Over the twentieth century the welfare state emerged as one of the most conspicuous features of the modern polity. Together with a market-mediated economy with concentrated private ownership of the principal productive assets, and political systems with multi-party elections and fairly extensive individual rights, the welfare state helps define the basic character of contemporary developed societies. This article focuses on linkages between climate change and the welfare state. Since welfare states are almost uniquely a feature of developed societies, it ignores all international aspects of climate change, unless they impinge directly or indirectly on the welfare states of the West. In the absence of reliable comparative data, this article uses research findings on the UK. It first describes the characteristics of contemporary welfare states; and then discusses the challenges to the welfare state from climate change. Furthermore it analyses the welfare state in light of the decarbonization imperative.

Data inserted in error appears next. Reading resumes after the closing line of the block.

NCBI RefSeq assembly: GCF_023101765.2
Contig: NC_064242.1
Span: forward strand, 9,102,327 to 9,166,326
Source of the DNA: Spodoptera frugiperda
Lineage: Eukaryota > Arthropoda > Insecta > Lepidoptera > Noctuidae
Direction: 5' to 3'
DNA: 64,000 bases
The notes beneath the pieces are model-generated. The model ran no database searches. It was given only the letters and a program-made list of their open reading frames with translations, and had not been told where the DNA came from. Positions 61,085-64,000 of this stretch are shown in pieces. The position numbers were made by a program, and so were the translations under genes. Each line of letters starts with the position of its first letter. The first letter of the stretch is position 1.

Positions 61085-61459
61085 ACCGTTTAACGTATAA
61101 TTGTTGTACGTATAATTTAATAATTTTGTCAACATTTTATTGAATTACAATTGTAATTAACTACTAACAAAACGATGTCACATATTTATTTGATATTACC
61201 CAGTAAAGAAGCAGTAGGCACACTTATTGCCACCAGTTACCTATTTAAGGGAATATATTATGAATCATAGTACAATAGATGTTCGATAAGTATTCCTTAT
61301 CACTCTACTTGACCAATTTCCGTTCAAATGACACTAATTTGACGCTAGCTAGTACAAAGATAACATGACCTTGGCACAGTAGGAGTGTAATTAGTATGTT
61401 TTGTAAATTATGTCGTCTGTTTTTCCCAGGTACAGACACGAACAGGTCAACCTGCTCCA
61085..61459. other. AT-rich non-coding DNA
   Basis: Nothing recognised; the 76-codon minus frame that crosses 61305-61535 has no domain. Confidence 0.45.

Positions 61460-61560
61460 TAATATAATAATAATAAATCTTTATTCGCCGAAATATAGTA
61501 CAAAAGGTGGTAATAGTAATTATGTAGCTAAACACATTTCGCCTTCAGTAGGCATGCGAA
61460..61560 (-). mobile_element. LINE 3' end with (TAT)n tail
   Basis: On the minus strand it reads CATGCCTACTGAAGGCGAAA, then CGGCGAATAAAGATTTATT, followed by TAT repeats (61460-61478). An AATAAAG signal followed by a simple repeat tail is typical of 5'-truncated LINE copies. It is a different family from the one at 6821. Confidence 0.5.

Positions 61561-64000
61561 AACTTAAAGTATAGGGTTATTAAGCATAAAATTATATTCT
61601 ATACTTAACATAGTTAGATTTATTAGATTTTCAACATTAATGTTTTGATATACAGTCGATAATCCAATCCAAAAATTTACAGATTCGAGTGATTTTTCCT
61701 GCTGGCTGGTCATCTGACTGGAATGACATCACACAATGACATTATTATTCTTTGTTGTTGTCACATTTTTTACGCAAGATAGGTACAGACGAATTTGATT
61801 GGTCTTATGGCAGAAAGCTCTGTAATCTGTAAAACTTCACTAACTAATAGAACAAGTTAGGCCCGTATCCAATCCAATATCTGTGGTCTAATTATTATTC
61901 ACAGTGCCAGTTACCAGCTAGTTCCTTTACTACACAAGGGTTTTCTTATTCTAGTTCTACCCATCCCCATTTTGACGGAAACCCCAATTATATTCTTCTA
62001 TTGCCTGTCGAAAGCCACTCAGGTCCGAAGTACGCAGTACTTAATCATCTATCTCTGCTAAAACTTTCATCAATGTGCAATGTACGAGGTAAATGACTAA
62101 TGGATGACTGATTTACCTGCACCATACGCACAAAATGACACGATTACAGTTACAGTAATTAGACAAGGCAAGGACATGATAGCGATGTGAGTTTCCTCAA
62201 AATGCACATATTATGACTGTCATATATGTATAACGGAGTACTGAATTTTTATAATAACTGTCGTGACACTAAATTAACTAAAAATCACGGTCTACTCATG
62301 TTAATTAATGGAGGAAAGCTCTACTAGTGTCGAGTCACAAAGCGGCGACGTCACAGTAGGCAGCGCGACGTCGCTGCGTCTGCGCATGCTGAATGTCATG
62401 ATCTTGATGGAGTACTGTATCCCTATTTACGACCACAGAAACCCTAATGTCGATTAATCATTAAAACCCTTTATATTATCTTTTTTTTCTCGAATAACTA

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School of Public Policy and Administration

Gough, I. (Ian), & Meadowcroft, J. (2012). Decarbonizing the Welfare State. In The Oxford Handbook of Climate Change and Society. doi:10.1093/oxfordhb/9780199566600.003.0033